Tales of Portsmouth heroism behind Pip, Squeak and Wilfred

Petty Officer Stoker 1st Class Sidney Albert Yeatman with his niece Emily Gasser in 1912.
Petty Officer Stoker 1st Class Sidney Albert Yeatman with his niece Emily Gasser in 1912.
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This is my final piece about the men of Portsmouth who went off to do their bit for King and Country in the First World War.

Every man who fought was awarded at least one medal. The most common were those known as Pip, Squeak and Wilfred. These were the 1914 Star, British War Medal and The Victory Medal.

Young lasses doing their bit. From the left, Wynne Brock and Dod and Lily Broughton sold their toys to help wounded soldiers in St Mary's Hospital, Milton.

Young lasses doing their bit. From the left, Wynne Brock and Dod and Lily Broughton sold their toys to help wounded soldiers in St Mary's Hospital, Milton.

The British War Medal and the Victory Medal together were nicknamed Mutt and Jeff.

Of course there were many who also won medals for their bravery but, if you think about it, were they not all brave men?

A very brave man indeed was Private A Buist who was awarded the Military Medal for conspicuous gallantry.

While under extreme shelling a trench was blown in trapping several men under heaps of trench detritus, mud and dead bodies.

Private Buist made his way along the trench and with shells raining down he helped the survivors escape. Private Buist lived at 46, Aylesbury Road, Copnor.

Many families received medals after their loved-ones were killed in action. Such was the case of Petty Officer 1st Class Sidney Albert Yeatman.

He went down with HMS Invincible at the Battle of Jutland and his medals were sent his sister Emily Albertina Gasser.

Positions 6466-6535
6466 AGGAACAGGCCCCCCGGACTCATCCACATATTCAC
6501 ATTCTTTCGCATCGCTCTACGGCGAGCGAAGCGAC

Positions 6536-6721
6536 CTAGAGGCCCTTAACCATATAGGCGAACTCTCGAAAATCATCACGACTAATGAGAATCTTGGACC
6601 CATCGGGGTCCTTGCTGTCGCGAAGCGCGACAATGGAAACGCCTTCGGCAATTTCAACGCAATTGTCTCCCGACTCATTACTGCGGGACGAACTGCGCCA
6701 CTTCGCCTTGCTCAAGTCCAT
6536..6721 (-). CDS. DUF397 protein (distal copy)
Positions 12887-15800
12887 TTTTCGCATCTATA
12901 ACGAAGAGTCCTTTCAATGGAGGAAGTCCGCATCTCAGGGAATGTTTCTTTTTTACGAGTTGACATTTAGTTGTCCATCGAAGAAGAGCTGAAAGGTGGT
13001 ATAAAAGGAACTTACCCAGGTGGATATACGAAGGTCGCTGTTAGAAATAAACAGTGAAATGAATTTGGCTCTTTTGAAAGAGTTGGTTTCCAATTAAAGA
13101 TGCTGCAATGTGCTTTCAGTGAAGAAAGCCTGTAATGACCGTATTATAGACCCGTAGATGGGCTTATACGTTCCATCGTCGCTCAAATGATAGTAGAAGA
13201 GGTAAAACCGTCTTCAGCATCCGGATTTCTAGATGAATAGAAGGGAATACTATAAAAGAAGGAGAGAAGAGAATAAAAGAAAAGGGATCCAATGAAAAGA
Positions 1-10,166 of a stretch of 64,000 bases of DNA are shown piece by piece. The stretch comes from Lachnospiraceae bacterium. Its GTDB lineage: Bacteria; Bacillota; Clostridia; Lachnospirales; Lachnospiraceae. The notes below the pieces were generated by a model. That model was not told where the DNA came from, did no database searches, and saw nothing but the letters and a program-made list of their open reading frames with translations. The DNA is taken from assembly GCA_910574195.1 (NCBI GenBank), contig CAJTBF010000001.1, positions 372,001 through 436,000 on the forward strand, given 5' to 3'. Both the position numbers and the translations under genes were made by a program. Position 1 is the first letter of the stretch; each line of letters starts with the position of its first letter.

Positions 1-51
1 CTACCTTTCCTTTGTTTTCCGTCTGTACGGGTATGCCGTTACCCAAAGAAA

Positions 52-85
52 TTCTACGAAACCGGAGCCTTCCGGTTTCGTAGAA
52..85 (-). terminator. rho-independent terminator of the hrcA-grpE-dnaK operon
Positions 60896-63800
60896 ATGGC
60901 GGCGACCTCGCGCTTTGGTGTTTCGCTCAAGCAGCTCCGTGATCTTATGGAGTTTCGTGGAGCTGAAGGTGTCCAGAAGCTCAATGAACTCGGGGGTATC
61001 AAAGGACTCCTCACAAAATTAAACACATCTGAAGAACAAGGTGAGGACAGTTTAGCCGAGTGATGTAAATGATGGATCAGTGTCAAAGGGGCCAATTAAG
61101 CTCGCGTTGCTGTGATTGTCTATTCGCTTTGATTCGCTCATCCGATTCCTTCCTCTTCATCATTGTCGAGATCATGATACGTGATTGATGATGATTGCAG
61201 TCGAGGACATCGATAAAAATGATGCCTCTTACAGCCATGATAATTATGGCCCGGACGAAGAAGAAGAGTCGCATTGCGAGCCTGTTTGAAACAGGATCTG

Her husband was a Pompey Pal. Alfred Edward Gasser served with the 14/15th Hampshire Regiment.

He was severely wounded by shrapnel at Ploegsteert Wood and invalided home with Pip, Squeak and Wilfred to his name.

The Meritorious Service Medal was not an award obtained easily.

Corporal AE Penfold of 12, Blendworth Road, Milton, was awarded the MSM for bravery under fire.

Another who was awarded the MSM had a lot to live up to for his surname was Coward. Harry Coward lived at 61, Highgate Road, Copnor, and was a flight-sergeant in the RAF.

He first joined the RNAS (later the Fleet Air Arm) before joining the RAF. He was based at several aerodromes until 1919 when he was in Russia where he rendered excellent service.

Another Portsmouth man I am proud to mention is C Dryden who ended up as a captain in the Royal Horse Artillery.

He joined the ranks in 1898 and went off to France in 1914. He took part in the Retreat from Mons. He was also heavily involved in the battles of the Marne, the Aisne and Ypres.

He was severely wounded at Zonnebeke in November 1914 and sent home to recover. But as soon as he was well enough he was back in the thick of it on the Somme in 1916 and then again at Ypres.

Back on the Somme in 1917 he was wounded for a second time and again returned home where he spent nine months in Netley Military Hospital recuperating. Being an observer he was always in dangerous locations near the enemy front line.

He was discharged in 1919 having been awarded the DCM, Mons Star, General Service Medal, Victory Medal, Long Service Medal and Good Conduct Medal.

He returned to his home for a more peaceful life at 59, Shearer Road, Buckland.

Petty Officer John McGraw seems to have been a bit special.

He had joined the navy in 1897 and served with distinction in HM Ships Windsor and Stormcentre and the torpedo boat O42.

On September 2, 1919, he was awarded the Royal Humane Society’s medal for saving a fellow crew member under extreme difficulty.

When engaged in mine-sweeping duties off Zeebrugge he was awarded the DSM for conspicuous bravery and also mentioned in dispatches.

John lived at 9, Port Royal Street, Southsea.